Markedness pp 85-106 | Cite as

Markedness, Grammar, People, and the World

  • Bernard Comrie


In the study of markedness, there are two possible approaches to explaining markedness. On the one hand, one could simply say that markedness is a formal property of grammars, at best to be explained as part of the panhuman species-specific genetic inheritance of language users as members of the species homo sapiens. On the other hand, one could try to account for markedness in terms of other, independently verifiable properties of people, the world, or people’s conception of the world. In this paper, I shall be arguing that, at least in a large number of instances, this second approach provides a viable explanation for observed markedness facts, including crucially a number of instances where there is no formal reason to assume that the markedness facts would fall out the way they do: either the opposite distribution of markedness would be equally simple formally, or some other distribution of markedness would be considerably more simple formally.


Noun Phrase Embed Clause Matrix Clause Formal Principle Transitive Agent 
These keywords were added by machine and not by the authors. This process is experimental and the keywords may be updated as the learning algorithm improves.


Unable to display preview. Download preview PDF.

Unable to display preview. Download preview PDF.


  1. Allen, Barbara J. and Frantz, Donald G. 1978. ‘Verb agreement in Southern Tiwa’. Proceedings of the Fourth Annual Meeting of the Berkeley Linguistics Society, 11 – 17.Google Scholar
  2. Chomsky, Noam and Halle, Morris. 1968. The sound pattern of English. New York: Harper and Row.Google Scholar
  3. Comrie, Bernard. 1981. ‘Ergativity and grammatical relations in Kalaw Lagaw Ya ( Saibai dialect)’. Australian Journal of Linguistics. 1, 1–42.Google Scholar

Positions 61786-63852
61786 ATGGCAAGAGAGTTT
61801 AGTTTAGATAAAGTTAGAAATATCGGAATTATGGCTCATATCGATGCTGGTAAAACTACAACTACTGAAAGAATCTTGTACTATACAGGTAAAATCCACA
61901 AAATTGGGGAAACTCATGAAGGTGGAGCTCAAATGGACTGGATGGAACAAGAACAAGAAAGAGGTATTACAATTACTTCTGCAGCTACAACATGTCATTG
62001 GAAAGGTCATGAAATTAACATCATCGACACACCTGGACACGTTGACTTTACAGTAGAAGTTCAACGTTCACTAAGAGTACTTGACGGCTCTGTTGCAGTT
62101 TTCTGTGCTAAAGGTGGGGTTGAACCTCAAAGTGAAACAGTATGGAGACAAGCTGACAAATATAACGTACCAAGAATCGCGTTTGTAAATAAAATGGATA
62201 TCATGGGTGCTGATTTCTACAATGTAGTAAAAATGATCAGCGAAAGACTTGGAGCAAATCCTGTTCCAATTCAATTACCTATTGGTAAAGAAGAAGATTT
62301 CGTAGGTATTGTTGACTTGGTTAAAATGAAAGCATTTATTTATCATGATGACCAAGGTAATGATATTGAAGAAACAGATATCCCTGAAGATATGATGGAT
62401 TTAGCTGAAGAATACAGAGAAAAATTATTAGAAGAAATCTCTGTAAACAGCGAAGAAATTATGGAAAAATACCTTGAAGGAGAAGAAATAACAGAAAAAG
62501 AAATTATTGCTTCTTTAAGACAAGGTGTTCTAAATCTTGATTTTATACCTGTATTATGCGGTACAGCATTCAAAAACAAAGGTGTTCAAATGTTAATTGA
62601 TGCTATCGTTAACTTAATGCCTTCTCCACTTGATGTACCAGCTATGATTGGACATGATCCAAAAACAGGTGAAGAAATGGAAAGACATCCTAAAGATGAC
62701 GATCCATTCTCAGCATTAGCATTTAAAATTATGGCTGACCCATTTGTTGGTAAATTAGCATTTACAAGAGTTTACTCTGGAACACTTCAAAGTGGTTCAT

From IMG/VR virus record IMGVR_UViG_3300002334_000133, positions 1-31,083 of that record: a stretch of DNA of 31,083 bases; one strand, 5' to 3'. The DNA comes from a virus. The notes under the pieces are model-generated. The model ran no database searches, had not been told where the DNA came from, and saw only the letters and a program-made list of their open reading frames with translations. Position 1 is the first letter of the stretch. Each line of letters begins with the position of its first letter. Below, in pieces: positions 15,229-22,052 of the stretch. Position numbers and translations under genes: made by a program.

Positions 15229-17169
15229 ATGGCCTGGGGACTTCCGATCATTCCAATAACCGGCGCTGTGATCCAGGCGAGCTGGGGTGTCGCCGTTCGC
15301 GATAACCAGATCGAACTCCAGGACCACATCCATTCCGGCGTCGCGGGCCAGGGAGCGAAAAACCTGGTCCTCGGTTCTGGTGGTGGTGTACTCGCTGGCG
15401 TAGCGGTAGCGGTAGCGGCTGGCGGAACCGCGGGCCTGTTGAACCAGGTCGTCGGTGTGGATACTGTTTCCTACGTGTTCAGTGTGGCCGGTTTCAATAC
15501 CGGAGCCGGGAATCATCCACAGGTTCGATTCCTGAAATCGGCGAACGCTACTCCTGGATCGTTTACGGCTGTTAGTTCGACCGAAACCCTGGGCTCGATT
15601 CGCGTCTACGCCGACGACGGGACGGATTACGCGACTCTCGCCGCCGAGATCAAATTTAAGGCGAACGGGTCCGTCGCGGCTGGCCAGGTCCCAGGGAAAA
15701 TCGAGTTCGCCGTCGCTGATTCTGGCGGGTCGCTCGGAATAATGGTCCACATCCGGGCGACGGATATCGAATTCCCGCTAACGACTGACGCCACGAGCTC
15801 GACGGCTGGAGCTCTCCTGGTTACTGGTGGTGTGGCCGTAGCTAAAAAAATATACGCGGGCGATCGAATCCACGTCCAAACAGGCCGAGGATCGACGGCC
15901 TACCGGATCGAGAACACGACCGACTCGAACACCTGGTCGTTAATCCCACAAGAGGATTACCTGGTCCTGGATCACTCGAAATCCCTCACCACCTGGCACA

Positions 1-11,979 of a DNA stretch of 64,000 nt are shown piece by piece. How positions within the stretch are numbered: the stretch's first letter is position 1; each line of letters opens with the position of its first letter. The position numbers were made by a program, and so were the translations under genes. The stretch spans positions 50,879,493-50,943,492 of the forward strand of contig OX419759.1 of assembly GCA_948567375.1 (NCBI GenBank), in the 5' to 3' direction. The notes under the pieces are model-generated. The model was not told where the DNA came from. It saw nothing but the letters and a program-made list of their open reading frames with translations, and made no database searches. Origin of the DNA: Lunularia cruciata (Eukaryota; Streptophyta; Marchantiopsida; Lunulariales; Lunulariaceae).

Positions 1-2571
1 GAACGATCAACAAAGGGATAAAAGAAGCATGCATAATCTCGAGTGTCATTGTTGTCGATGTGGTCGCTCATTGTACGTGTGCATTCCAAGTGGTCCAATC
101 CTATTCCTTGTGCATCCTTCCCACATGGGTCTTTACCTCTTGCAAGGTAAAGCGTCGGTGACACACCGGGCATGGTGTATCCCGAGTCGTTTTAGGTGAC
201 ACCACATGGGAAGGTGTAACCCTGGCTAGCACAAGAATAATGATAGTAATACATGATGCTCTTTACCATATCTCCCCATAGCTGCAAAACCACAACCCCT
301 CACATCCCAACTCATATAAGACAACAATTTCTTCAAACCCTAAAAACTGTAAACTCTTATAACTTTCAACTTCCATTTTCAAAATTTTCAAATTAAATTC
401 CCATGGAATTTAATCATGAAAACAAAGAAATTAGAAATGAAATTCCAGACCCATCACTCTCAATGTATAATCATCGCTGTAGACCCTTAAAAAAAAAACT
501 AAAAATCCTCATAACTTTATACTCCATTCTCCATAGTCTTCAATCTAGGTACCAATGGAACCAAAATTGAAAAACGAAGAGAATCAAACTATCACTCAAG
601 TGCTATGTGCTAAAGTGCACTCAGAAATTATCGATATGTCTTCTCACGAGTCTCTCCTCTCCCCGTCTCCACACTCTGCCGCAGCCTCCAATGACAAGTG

4. Dixon, R.M.W. 1972. The Dyirbal language of North Queensland. Cambridge: Cambridge University Press.CrossRefGoogle Scholar
  5. Dixon, R.M.W. 1977. A Grammar of Yidiny. Cambridge: Cambridge University Press.CrossRefGoogle Scholar
  6. Greenberg, Joseph H. 1966. Language universals, with special reference to feature hierarchies. The Hague: Mouton.Google Scholar
  7. Lynch, John. 1983. ‘Switch Reference in Lenakel’. In Haiman, John and Pamela Munro, eds., Switch reference and universal grammar. Amsterdam: Benjamins.Google Scholar
  8. Minassian, Martiros. 1980. Grammaire d’arménien oriental. Delmar, NY: Caravan Books.Google Scholar
  9. Nedjalkov, V.P. 1979. ‘Degrees of ergativity in Chukchee’. In Plank, F., ed., Ergativity: towards a theory of grammatical relations. London: Academic Press. Pages 241 – 262.Google Scholar
  10. Postal, Paul M. 1970. ‘On coreferential complement subject deletion’. Linguistic Inquiry 1, 439 – 500.Google Scholar
  11. Rosenbaum, Peter S. 1967. The grammar of English predicate complement constructions. Cambridge, MA: MIT Press.Google Scholar
  12. Searle, John R. 1969. Speech acts: an essay in the philosophy of language. Cambridge: Cambridge University Press.CrossRefGoogle Scholar
  13. Silverstein, Michael. 1976. ‘Hierarchies of features and ergativity’. In Dixon, R.M.W., ed., Grammatical categories in Australian languages. Canberra: Australian Institute of Aboriginal Studies. Pages 112 – 171.Google Scholar

Copyright information

© Springer Science+Business Media New York 1986

Authors and Affiliations

  • Bernard Comrie
    • 1
  1. 1.University of Southern CaliforniaUSA

Personalised recommendations